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Making a Will

If you own a business, succession planning is vital and making a Will is an important step of that planning.  

What would happen to your business if you weren’t there tomorrow and into the future?

The answer will depend on your individual circumstances but is also dependent on whether your business is operated as a sole trader, a partnership or a company.  Should you divide your business assets equally between all children/successors?  It is vital to consider who, if any, of your family are involved in the business.  This is a point that requires careful thought and it is advised to discuss with your solicitor.  

What is a Will?

A Will is a witnessed document that sets out in writing a person’s wishes for his or her possessions, (called the ‘estate’), after death.  A Will should always be made based on today’s circumstances and not on a prediction of what circumstances may be in old age. If personal or business circumstances change, the Will may need to be changed too. 

When considering your beneficiaries, you must be mindful of the rights of a spouse or civil partner. Read more here.

What Happens if There is No Will in Place?

A person who dies without a will is said to have died ‘intestate’.  In this case, the State decides what happens to your possessions and your estate will be distributed as follows:

If you are survived by:  
A spouse/civil partner but no children Your spouse/civil partner gets the entire estate.
A spouse/civil partner and children Your spouse/civil partner gets two-thirds of your estate and the remaining one-third is divided equally among your children. If one of your children has died, that share goes to his/her children.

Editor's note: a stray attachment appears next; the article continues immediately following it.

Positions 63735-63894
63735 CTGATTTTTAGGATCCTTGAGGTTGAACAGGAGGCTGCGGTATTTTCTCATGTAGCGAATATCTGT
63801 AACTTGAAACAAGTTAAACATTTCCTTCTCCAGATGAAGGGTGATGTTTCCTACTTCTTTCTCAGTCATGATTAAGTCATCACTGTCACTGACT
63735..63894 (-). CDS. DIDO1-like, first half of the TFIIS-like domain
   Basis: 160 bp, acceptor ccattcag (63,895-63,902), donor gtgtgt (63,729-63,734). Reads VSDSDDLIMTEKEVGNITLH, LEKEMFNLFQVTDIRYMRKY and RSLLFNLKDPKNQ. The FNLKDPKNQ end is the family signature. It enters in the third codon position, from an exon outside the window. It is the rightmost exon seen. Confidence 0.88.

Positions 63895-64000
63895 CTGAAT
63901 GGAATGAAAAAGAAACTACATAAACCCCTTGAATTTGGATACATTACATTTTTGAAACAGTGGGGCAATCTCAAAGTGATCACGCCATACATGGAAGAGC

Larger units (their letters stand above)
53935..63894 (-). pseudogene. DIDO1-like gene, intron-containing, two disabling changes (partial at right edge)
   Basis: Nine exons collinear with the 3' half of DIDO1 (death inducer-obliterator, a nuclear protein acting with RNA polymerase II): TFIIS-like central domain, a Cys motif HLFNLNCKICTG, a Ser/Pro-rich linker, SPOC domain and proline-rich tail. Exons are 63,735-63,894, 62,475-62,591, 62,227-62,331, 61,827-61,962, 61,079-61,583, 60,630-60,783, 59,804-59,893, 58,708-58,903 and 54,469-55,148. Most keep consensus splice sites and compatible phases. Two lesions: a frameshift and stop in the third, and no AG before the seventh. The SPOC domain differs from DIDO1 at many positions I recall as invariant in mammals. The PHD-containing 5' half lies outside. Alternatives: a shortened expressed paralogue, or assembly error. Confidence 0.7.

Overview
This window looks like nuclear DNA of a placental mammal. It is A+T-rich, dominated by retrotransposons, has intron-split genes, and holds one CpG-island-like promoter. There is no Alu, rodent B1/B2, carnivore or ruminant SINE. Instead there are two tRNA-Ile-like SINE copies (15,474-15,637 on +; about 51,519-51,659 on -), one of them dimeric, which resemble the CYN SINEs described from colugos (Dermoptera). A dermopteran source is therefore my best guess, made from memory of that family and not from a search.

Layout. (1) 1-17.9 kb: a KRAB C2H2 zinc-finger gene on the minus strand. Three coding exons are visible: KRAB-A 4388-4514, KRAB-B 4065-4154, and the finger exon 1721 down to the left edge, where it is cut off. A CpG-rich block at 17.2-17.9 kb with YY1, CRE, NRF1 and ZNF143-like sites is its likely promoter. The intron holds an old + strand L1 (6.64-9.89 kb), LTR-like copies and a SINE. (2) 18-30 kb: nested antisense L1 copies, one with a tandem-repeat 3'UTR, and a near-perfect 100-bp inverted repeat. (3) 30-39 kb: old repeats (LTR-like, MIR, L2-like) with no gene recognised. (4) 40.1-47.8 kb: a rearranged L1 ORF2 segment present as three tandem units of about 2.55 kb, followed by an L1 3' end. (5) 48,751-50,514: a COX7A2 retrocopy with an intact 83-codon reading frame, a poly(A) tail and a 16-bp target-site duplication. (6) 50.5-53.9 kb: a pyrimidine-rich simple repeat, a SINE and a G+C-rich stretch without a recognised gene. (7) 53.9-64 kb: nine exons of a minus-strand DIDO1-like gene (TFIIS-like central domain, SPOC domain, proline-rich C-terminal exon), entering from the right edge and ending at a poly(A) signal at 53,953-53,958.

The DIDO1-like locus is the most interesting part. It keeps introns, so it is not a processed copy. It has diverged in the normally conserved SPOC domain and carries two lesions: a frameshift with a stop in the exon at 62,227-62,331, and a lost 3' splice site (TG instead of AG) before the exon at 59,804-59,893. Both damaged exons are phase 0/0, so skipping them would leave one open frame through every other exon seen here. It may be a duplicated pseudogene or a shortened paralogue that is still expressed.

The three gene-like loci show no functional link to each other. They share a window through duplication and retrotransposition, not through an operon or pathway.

Children, but no spouse/civil partner Your estate is divided equally among your children (or their children).
Parents, but no spouse/civil partner or children Your estate is divided equally between your parents or given entirely to one parent if only one survives.
Brothers and sisters only Your estate is shared equally among them, with the children of a pre-deceased brother or sister taking his/her share.
Nieces and nephews only Your estate is divided equally among those surviving.
Other relatives only Your estate is divided equally between the nearest equal relationship.
No relatives Your estate goes to the State.

Remember that a Will only comes into effect after death.  On average, we are now living longer and end of life care is necessary more than ever before.  For these reasons, an Enduring Power of Attorney is an important document to have so that a business and personal wishes can be carried out should someone become incapable of making informed decisions .  An Advance Healthcare Directive should also be considered.  Read about Enduring Power of Attorney and Advance Healthcare Directives here.

Despite best efforts, disputes can often arise in relation to inheritance. We can help you to resolve these issues. Read more.

Our Wexford based solicitors John G. Murphy and Jason Dunne are authors of:

  • Inheritance and Succession: The Complete Irish Guide (published 2008)
  • Make your Will (published 2009)

 

 

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